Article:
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Renewable energy projects open to full foreign ownership (Philippines)

NO&T Asia Legal Review

*Please note that this newsletter is for informational purposes only and does not constitute legal advice. In addition, it is based on information as of its date of publication and does not reflect information after such date. In particular, please also note that preliminary reports in this newsletter may differ from current interpretations and practice depending on the nature of the report.

On 15 November 2022, the Department of Energy (“DOE”) issued Department Circular No. DC2022-11-0034 prescribing amendments to the implementing rules and regulations of the Renewable Energy Act, and allowing for corporations that are fully foreign owned to enter into renewable energy service and operating contracts with the Philippine government.


Republic Act No. 9513 or the Renewable Energy Act (“RE Act”) was enacted on 16 December 2008, and established the framework for the accelerated development and advancement of renewable energy resources (“RE Resources”). It also provided for incentives for renewable energy projects and activities of renewable energy developers (“RE Developers”).

The RE Act defines RE Developers simply as individual/s or a group of individuals formed in accordance with existing Philippine laws engaged in the exploration, development and utilization of RE Resources and actual operation of RE systems/facilities. RE Resources were in turn defined as energy resources that do not have an upper limit on the total quantity to be used, which are renewable on a regular basis and whose renewal rate is relatively rapid. The RE Act mentions that RE Resources include, among others, biomass, solar, wind, geothermal, ocean energy, hydropower (conforming with internationally accepted norms and standards on dams), and other emerging renewable energy technologies.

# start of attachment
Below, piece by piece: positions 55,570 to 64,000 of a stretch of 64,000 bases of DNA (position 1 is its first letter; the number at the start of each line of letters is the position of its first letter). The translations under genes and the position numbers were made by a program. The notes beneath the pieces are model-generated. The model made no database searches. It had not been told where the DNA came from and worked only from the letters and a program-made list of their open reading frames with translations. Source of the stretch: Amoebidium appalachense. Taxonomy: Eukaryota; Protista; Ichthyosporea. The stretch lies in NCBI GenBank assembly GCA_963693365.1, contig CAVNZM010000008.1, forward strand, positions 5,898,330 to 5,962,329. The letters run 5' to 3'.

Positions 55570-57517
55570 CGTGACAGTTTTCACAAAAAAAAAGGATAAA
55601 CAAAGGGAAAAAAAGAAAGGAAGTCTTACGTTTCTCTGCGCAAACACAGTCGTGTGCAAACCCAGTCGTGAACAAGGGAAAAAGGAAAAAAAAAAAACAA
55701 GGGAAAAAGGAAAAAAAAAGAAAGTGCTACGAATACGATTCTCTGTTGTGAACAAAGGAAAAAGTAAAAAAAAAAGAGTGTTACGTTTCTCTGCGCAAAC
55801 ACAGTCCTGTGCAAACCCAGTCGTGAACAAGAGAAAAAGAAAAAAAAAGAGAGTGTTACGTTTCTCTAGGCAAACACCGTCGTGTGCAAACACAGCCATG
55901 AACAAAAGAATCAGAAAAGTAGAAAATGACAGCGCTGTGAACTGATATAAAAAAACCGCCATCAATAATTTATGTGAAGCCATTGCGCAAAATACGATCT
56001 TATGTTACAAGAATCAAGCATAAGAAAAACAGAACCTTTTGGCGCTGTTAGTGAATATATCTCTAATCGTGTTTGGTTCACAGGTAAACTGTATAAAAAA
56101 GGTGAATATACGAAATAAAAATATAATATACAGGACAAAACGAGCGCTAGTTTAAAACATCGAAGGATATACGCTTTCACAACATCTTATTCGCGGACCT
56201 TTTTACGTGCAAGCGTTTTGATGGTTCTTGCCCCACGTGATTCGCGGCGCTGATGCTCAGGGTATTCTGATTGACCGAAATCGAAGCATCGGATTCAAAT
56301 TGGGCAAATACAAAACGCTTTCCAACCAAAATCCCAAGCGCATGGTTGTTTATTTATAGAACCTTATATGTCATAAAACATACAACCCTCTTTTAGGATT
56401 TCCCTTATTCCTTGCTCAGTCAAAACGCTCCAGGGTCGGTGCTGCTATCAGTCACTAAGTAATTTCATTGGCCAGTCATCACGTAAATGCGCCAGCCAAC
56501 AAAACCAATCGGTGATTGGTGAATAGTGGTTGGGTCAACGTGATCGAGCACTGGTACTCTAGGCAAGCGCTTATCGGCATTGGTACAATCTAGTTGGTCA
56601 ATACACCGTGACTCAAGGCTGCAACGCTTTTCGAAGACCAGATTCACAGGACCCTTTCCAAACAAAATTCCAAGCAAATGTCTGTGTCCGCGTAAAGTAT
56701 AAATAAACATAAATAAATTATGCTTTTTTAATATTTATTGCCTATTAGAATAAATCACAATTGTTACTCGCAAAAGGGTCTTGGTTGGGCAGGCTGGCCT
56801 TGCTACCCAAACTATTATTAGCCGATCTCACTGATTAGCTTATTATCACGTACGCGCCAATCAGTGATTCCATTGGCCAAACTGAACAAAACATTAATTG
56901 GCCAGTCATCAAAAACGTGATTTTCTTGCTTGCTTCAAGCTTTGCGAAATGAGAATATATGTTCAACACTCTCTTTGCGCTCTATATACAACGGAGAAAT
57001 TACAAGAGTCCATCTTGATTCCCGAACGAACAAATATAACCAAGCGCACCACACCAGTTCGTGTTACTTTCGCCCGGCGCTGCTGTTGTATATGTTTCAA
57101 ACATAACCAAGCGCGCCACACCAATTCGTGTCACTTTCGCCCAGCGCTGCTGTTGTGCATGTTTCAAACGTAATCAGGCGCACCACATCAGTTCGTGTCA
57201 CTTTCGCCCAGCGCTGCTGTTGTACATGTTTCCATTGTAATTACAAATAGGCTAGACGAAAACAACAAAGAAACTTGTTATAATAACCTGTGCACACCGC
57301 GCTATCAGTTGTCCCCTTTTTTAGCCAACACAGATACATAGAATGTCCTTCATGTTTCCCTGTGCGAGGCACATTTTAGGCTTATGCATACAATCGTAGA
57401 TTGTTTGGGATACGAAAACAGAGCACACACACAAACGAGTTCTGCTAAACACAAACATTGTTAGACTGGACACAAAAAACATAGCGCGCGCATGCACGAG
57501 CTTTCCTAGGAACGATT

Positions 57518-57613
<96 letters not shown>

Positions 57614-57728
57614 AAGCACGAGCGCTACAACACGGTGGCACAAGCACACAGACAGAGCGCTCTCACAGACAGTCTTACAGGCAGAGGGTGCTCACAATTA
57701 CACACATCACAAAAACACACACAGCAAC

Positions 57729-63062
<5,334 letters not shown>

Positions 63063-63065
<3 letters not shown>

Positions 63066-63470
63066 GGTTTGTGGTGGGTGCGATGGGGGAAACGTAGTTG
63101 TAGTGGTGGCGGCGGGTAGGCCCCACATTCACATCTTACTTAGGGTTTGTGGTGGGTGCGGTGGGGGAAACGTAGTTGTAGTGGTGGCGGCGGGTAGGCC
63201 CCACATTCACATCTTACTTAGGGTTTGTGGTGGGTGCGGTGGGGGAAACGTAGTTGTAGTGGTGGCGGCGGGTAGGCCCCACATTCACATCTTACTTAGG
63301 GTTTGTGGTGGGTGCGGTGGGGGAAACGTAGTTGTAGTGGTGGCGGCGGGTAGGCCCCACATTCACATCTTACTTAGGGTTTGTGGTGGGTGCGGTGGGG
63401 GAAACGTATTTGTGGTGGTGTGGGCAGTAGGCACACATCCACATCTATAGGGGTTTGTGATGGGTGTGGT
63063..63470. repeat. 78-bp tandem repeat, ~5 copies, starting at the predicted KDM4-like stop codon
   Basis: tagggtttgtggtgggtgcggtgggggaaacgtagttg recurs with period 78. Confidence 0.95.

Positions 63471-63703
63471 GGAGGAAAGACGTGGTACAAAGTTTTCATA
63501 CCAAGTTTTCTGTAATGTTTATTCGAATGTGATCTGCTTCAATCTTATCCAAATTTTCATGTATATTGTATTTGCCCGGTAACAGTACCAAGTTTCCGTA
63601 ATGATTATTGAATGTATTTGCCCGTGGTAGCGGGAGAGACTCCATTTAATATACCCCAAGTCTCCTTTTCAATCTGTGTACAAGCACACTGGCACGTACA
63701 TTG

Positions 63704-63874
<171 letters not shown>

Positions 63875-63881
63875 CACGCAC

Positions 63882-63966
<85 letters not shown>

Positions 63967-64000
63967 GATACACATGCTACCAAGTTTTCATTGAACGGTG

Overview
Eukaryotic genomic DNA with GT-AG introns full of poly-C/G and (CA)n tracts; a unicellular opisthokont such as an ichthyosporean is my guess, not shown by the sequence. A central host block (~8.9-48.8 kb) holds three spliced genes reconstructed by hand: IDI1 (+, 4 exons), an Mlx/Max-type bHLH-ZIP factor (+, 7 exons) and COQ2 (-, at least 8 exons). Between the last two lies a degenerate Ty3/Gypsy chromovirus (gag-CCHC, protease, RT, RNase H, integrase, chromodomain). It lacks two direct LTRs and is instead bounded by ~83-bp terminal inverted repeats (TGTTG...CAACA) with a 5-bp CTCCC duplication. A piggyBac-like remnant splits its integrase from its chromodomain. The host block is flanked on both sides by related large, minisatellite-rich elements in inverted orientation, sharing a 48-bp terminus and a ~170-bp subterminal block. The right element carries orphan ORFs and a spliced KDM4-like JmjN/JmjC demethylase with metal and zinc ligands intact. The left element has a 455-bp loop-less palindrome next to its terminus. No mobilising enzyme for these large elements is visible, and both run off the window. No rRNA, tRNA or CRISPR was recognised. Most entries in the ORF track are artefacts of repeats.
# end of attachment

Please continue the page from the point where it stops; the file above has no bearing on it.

Although the RE Act does not provide for nationality requirements of RE Developers, nationality based restrictions were introduced in DOE Department Circular No. DC2009-05-0008 or the implementing rules and regulations of the RE Act (“2009 IRR”). In particular, Section 19(B), Rule 6 of the 2009 IRR provided that the State may enter into co-production, joint venture or co-production sharing agreements with Filipino citizens or corporations or associations at least 60% of whose capital is owned by Filipinos.

Department of Justice’s Opinion

Such nationality based restrictions were questioned through requests for opinion submitted in 2022 by the DOE to the Department of Justice (“DOJ”), inquiring on the maximum foreign ownership allowed for renewable energy development under the1987 Philippine Constitution.

In DOJ Opinion No. 21, series of 2022 dated 29 September 2022 (“Opinion No. 21”), the DOJ opined that Article XII, Section 2 of the 1987 Philippine Constitution in referring to “all forces of potential energy” and “all natural resources” as being owned by the State, could not have intended to include the sun, wind or ocean as these are not subject of appropriation. Further, the DOJ was of the view that all forces of “potential energy” mentioned in the 1987 Philippine Constitution excluded “kinetic energy”, and in a technical sense, renewable energy sources such as solar, wind, hydro and ocean or tidal energy were kinetic energy sources rather than potential energy sources. Hence, the 40% foreign equity limitation to participate in the exploration, development and utilization of natural resources stated in the 1987 Philippine Constitution had no application to inexhaustible renewable energy resources.

The DOJ, however, qualified that despite its interpretation of the 1987 Philippine Constitution, the limitations under Section 19 of the 2009 IRR (i.e., that solar, wind, hydro and ocean tidal energy is subject to 40% foreign limitation) would continue, unless the 2009 IRR was amended. Similarly, Presidential Decree No. 1067 or the Water Code of the Philippines and jurisprudence, which limited the appropriation of waters direct from the source for power generation to Filipino citizens or juridical persons, will also continue to prevail, unless separately repealed or reversed.